Taylor, the Survivor


About the art:

This story was sent to us by a colleague who solicited a number of stories from their students - for an upcoming event on their campus. So I wanted to share one of them now in preparation for sharing the others next week! This piece is meant to be a powerful reminder for this survivor, who is clearly using the letter format in an intentional manner for this to be related beyond just their experience. Which, as unique as everyone's experiences can be, many of these stories begin to sound eerily similar. And those similarities serve as valuable reminders for folks to look out for each other and to find ways to take care of ourselves.

- Craig.

094: Finding the Comfort of Yourself

Content warning: The following story contains references to bullying, self-harm, suidical ideation, and violence, which may be triggering to some readers.

"Finding the Comfort of Yourself," Brian Walker of A Day Without Love

Since the age of 14, I have never felt exactly comfortable with who I am. In someways you can say it's because of growing up in an environment of where I was bullied, I witnessed urban violence and saw gunshots time to time in my neighborhood. But at 14, I moved to a safer neighborhood. I moved to the suburbs and I transferred to a suburban school. Did I change much? No things got worse. 

My only outlet was martial arts, I didn't have many friends but I felt empty. I was bullied, I was not exactly considered dating material and beyond all of the outside factors in my life that were not going very well, I did not feel very good about myself. 

At the age of 15, I started to verbally speak out about my own self hatred and how I did not like who I was. I did not like the fact that I was black because of the racist jokes that were made against me. I was not accepted by people in my own community and people of other races did not accept me. No matter what it was I didn't feel acceptance with myself. I then started to drink alcohol and found fairweather friends.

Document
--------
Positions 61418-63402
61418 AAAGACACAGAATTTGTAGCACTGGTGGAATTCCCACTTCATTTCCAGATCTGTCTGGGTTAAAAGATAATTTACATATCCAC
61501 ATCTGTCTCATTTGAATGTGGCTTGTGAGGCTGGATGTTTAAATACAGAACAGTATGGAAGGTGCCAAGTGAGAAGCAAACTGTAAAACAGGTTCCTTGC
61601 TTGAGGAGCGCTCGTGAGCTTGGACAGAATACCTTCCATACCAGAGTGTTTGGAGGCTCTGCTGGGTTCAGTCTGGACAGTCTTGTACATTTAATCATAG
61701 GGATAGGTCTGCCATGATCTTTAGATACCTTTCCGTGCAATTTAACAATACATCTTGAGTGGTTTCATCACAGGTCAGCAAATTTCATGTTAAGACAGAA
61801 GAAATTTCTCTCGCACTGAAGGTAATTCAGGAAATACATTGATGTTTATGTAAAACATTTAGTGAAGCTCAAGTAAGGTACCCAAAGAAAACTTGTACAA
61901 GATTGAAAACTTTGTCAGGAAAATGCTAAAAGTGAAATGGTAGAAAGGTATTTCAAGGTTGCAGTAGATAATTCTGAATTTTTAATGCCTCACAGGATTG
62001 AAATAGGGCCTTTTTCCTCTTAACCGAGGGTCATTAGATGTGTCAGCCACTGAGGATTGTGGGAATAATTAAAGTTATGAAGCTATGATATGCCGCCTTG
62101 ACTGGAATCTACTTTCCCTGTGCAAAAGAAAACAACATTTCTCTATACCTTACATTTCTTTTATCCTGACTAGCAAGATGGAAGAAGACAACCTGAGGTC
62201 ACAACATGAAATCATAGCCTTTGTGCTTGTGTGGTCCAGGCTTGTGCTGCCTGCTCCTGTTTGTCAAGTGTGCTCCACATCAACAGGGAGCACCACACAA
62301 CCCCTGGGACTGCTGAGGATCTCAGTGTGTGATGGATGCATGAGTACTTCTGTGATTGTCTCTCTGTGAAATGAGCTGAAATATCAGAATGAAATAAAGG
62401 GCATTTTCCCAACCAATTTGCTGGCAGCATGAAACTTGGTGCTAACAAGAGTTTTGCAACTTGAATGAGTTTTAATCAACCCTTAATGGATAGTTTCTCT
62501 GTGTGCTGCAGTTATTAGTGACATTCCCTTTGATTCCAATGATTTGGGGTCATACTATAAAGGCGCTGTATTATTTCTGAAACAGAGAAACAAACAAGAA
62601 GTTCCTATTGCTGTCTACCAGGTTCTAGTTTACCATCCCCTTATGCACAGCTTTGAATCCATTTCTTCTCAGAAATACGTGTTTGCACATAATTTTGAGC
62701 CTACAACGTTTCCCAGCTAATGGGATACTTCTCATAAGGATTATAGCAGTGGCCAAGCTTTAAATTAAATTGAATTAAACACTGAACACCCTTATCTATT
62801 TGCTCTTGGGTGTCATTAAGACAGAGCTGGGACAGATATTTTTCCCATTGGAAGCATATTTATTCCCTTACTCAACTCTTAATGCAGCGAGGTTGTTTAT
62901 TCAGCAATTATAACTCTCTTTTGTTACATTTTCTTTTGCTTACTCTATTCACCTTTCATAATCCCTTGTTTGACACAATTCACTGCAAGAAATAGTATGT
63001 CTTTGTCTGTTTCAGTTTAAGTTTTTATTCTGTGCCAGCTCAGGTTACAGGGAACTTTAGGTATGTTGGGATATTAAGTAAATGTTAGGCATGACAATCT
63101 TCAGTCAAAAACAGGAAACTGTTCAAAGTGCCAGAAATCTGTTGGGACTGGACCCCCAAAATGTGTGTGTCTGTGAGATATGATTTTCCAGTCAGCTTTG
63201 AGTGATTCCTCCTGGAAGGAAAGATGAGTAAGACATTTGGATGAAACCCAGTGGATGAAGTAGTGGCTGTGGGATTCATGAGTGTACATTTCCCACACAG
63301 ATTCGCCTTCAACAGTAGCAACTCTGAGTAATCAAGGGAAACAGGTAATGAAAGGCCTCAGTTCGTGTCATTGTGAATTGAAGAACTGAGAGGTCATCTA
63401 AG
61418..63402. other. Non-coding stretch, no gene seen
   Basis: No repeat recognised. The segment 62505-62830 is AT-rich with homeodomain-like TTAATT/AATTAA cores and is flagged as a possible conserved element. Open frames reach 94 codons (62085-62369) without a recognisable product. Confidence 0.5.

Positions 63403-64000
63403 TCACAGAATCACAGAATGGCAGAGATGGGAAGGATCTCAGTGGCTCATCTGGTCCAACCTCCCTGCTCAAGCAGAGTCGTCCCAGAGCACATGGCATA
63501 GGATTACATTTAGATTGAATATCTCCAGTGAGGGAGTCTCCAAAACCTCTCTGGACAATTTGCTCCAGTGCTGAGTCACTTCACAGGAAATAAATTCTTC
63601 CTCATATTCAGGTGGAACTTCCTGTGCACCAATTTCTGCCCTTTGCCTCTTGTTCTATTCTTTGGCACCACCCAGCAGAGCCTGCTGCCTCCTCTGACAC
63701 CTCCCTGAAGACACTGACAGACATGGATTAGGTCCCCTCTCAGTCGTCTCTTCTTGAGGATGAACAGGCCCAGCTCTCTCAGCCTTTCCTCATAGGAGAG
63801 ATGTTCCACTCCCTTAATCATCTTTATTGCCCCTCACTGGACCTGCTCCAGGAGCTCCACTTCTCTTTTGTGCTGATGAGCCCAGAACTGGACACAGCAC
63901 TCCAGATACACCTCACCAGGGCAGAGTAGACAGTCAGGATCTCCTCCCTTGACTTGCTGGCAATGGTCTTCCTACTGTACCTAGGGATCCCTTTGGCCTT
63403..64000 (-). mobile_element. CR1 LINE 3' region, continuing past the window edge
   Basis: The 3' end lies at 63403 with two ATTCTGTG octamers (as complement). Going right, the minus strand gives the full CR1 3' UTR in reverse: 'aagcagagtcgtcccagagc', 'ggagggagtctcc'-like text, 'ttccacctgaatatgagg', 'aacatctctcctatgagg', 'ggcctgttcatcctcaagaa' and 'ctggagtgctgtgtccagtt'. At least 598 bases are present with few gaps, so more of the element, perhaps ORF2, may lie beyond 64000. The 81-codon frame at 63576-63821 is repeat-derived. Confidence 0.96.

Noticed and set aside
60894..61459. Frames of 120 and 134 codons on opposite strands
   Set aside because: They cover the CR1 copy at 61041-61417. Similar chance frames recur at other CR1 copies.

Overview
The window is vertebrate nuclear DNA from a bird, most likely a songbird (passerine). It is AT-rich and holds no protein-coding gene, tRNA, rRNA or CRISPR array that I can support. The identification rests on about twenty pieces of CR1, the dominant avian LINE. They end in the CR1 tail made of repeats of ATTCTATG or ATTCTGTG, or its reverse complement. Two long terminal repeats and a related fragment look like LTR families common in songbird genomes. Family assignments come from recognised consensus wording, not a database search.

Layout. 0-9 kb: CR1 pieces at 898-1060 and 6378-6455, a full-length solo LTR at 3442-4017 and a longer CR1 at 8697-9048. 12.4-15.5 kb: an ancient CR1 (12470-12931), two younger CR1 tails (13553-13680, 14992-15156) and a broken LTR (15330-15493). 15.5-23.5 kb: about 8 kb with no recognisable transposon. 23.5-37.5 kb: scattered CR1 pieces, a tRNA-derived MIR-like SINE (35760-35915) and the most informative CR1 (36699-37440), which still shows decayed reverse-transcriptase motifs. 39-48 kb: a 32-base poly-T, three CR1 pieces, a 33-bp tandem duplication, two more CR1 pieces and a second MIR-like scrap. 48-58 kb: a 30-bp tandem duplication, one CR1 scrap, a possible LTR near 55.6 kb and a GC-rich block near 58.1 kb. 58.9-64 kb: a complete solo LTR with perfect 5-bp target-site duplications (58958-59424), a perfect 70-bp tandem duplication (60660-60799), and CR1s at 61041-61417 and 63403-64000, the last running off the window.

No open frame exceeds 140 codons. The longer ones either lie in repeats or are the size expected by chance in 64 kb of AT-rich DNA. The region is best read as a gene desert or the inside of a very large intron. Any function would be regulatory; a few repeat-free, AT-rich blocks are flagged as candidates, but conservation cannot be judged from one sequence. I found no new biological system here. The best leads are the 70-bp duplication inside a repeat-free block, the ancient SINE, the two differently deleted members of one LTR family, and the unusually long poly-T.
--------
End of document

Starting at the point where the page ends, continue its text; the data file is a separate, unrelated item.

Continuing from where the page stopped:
Many of these people were not real friends, at 16 I started to find a deeper sense of hatred. Not only was I poisoning my body, I tried to kill myself. I tried to drink an entire bottle of mouthwash and took pills from my grandparents closet hoping that I wouldn't wake up the next day. I wanted to kill myself in my own high school, I wanted to get run over by a car. I confessed these thoughts to my friends and started to get into therapy. 

At 16, I was diagnosed with bipolar disorder and was given pills to "fix me." These pills did not fix me, they destroyed me, I tried to take these pills with alcohol in hopes I would kill myself. I continued the therapy and I found out later that I was misdiagnosed. I switched doctors and was diagnosed with major depression. 

I found out that I had issues with trusting the person that I was and not being comfortable with who I was. My behaviors manifested this depression through insomnia, overeating, addiction to alcohol, and living a relatively balanced life. 

Ages 16 to 20, I went to therapy to try to improve myself. In some ways I made progress, but in other ways I still remained dependent, depressed and rife with self hatred. 

I didn't wake up feeling like I wanted to die everyday, but I still hated myself. Sometimes I medicated with alcohol. Other days I medicated with sex with strangers that I wasn't intimately or emotionally involved with.I looked for a medicine and nothing worked. I started playing music at 18, but I wasn't confident in whether I had the ability to even help anyone. 

You can check out Brian's new album,  Solace , as A Day Without Love on his bandcamp page, here:  https://adaywithoutlove.bandcamp.com